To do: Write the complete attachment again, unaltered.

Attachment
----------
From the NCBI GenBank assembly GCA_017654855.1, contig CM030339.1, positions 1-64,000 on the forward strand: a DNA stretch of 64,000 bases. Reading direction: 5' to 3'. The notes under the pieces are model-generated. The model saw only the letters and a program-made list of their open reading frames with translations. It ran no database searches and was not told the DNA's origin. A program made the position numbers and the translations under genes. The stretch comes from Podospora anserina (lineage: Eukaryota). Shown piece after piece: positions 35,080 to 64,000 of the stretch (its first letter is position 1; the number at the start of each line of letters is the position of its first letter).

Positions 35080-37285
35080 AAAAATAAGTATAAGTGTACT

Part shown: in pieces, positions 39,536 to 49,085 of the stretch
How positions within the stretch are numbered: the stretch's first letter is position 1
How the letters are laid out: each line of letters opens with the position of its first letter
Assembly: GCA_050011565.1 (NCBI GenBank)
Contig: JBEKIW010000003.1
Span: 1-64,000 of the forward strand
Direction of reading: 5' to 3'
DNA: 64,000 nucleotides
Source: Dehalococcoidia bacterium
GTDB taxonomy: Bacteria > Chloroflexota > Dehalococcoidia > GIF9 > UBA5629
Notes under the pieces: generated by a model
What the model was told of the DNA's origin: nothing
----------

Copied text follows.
From the NCBI GenBank assembly GCA_017654855.1, contig CM030339.1, positions 1-64,000 on the forward strand: a DNA stretch of 64,000 bases. Reading direction: 5' to 3'. The notes under the pieces are model-generated. The model saw only the letters and a program-made list of their open reading frames with translations. It ran no database searches and was not told the DNA's origin. A program made the position numbers and the translations under genes. The stretch comes from Podospora anserina (lineage: Eukaryota). Shown piece after piece: positions 35,080 to 64,000 of the stretch (its first letter is position 1; the number at the start of each line of letters is the position of its first letter).

Positions 35080-37285
35080 AAAAATAAGTATAAGTGTACT

Part shown: in pieces, positions 39,536 to 49,085 of the stretch
How positions within the stretch are numbered: the stretch's first letter is position 1
How the letters are laid out: each line of letters opens with the position of its first letter
Assembly: GCA_050011565.1 (NCBI GenBank)
Contig: JBEKIW010000003.1
Span: 1-64,000 of the forward strand
Direction of reading: 5' to 3'
DNA: 64,000 nucleotides
Source: Dehalococcoidia bacterium
GTDB taxonomy: Bacteria > Chloroflexota > Dehalococcoidia > GIF9 > UBA5629
Notes under the pieces: generated by a model
What the model was told of the DNA's origin: nothing